Lillian Daniel has raised important concerns about the growing prominence of the "Spiritual But Not Religious" movement in her new book When "Spiritual but Not Religious" Is Not Enough: Seeing God in Surprising Places, Even the Church. She voices a certain amount of impatience and skepticism, which to a large degree I share, about a movement whose reaction to and even rejection of religious tradition (of any form, but especially Christian), seems to lead to a rootlessness that may not lead to true spiritual growth and engagement. Some may see her response as overly harsh, but is there merit to her concerns? While Bruce Epperly understands Lillian's concerns he also believes that the church might benefit from some sympathetic conversation with the SBNP, and so he offers his response in this, his third and final engagement with Lillian Daniel's book, suggesting that to do so the Church needs to gain greater stature, affirm a deeper spirituality, and respond creatively to and affirmatively to the pluralism in our midst. I invite you to join in the conversation, offering your own responses to the question of how to respond to those who are SBNP!
Laughing with Lillian – 3 –
Kind Words for the “Spiritual But Religious”
Reading Lillian Daniel’s When “Spiritual But Not Religious” is Not Enough is like sampling one by one a box of spiritual Godiva chocolates. And these Godivas are nutritious and not just tasty, words that are wise and not just witty. I am grateful for her humor, insights, and energy.
Of course, diversity is essential to reality, pluralism is the source of possibilities, even among those whose work gives us life and hope. So, let me suggest an area of contrast between Lillian and myself – the evaluation of those who self-describe themselves as “spiritual but not religious (SBNR).” Yes, often their spirituality appears to be inch deep and theology chaotic and undisciplined, happily Emersonian in its embrace of apparently conflicting positions. Yes, those self-described as SBNR could creatively benefit from the community, history, tradition, and care of the church, but I believe that the church can also benefit from a humble dialogue with SBNR persons.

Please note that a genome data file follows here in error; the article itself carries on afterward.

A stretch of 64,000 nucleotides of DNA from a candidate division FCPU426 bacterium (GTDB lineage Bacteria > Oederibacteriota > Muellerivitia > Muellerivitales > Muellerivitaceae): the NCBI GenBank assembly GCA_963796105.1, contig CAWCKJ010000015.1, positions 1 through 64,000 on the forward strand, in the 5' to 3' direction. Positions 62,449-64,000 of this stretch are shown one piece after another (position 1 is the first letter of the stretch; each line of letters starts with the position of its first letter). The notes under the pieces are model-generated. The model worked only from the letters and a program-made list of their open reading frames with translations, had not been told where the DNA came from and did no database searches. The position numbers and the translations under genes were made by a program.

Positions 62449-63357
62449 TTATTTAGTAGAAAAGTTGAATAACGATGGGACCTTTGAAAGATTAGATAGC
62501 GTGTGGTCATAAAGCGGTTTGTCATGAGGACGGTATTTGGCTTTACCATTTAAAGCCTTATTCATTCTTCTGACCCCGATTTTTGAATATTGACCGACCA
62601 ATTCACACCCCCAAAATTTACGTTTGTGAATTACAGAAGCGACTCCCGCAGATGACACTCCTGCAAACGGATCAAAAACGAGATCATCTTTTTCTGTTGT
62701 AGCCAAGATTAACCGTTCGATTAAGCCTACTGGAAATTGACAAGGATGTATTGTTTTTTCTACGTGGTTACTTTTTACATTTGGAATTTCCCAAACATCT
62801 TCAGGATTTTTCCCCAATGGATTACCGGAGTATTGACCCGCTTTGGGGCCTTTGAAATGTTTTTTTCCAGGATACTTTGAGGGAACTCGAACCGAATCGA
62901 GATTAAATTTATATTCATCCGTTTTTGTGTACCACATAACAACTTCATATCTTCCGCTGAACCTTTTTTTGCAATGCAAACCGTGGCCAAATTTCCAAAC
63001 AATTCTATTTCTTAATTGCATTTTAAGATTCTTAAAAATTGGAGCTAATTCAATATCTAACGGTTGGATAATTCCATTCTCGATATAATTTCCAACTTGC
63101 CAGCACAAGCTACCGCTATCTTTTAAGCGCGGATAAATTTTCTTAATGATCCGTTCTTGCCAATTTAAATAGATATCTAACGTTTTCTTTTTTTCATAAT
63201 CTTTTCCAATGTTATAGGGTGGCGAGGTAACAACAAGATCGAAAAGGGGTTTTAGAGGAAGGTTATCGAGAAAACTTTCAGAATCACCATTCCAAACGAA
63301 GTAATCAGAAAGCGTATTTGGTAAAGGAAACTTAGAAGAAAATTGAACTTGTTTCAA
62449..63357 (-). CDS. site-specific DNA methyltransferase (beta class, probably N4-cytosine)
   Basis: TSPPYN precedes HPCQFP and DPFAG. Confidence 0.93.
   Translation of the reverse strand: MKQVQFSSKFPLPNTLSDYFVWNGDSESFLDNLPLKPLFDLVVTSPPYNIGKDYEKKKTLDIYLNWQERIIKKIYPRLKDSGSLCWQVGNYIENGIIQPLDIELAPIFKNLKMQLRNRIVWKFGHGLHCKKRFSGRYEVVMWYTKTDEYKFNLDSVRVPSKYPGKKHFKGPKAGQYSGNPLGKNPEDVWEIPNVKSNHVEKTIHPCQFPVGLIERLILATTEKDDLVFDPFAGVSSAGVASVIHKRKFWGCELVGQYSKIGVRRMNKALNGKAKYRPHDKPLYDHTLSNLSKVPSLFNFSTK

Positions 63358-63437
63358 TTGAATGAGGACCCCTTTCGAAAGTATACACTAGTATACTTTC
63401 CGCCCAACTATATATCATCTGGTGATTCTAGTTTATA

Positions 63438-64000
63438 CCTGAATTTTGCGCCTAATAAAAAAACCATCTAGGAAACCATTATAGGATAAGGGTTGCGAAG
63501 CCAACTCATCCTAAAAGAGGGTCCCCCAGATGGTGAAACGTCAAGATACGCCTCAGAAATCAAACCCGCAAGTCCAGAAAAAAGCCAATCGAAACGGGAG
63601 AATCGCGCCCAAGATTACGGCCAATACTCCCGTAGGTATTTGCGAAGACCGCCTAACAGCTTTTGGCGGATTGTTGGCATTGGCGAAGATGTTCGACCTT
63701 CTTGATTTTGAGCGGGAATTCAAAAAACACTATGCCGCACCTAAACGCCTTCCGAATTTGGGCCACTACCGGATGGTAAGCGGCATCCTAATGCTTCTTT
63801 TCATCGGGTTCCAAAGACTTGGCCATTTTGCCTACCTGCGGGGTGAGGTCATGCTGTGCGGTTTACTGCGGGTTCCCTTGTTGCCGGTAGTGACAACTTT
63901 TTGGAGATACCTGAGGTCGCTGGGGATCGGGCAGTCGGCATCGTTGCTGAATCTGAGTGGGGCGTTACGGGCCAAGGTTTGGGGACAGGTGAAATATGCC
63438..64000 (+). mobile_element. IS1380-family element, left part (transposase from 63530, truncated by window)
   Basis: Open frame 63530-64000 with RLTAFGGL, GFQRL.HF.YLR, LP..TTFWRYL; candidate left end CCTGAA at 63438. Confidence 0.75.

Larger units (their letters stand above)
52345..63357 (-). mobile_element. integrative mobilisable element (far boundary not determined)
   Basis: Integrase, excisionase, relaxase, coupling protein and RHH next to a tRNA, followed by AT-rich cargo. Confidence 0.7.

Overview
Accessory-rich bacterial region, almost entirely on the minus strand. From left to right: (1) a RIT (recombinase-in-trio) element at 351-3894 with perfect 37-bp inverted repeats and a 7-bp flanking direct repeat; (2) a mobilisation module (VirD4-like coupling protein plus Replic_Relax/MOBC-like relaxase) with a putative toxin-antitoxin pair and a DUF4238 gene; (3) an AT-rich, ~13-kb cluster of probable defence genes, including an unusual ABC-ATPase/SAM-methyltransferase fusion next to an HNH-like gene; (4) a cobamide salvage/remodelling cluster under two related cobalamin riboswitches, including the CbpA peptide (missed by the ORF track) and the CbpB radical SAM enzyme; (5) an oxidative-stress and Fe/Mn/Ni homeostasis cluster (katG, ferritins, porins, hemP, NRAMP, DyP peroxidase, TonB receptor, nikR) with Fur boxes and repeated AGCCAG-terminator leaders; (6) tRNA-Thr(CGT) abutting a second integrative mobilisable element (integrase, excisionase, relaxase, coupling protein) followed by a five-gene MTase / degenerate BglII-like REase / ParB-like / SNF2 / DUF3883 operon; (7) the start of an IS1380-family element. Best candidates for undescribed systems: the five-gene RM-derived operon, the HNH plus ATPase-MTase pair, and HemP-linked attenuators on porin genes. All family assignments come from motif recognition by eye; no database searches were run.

Studies note that a majority of persons under 30 have negative perceptions of the church – intolerant, anti-science, homophobic, anti-woman, and more interested in guns than little children and being right than loving – and sadly, often they are right. Of course, we often confess the imperfections of the church, but let’s not enhance our imperfections by our actions today! Creative evangelicals, moderates, and progressives need to placard on our marquees that divine wisdom is alive in science, medicine, literature, religious diversity, and ethnic, gender, and sexual diversity.
In response to the SBNR community, diverse as it is, the church needs to claim: 1) greater stature, 2) affirm a deeper spirituality, and 3) respond creatively and affirmatively to the pluralism of our time.
The SBNR community calls the church to claim greater stature – we need to be a living organism, not a lifeless corpse. This means willingness to welcome diversity and embrace people wherever they are on life’s journey. Our business is not to enshrine age-old but lifeless “traditionalism” but aspire toward a faith that evolves and emerges. We need to boldly affirm the gifts of science, including the Hubble telescope, broad spectrum interpretations of the theory of evolution, and joyful affirmation of new models of the universe. Sing the grand hymns, say the creeds, but let a thousand flowers bloom! Let us learn from those who find God in sunsets and seashores, and the wise words of small children! In fact, let us put sunsets and seashore and redwoods and oaks on our liturgical adornments as we learn to “love God in the world of the flesh.” (T.S. Eliot, For the Time Being)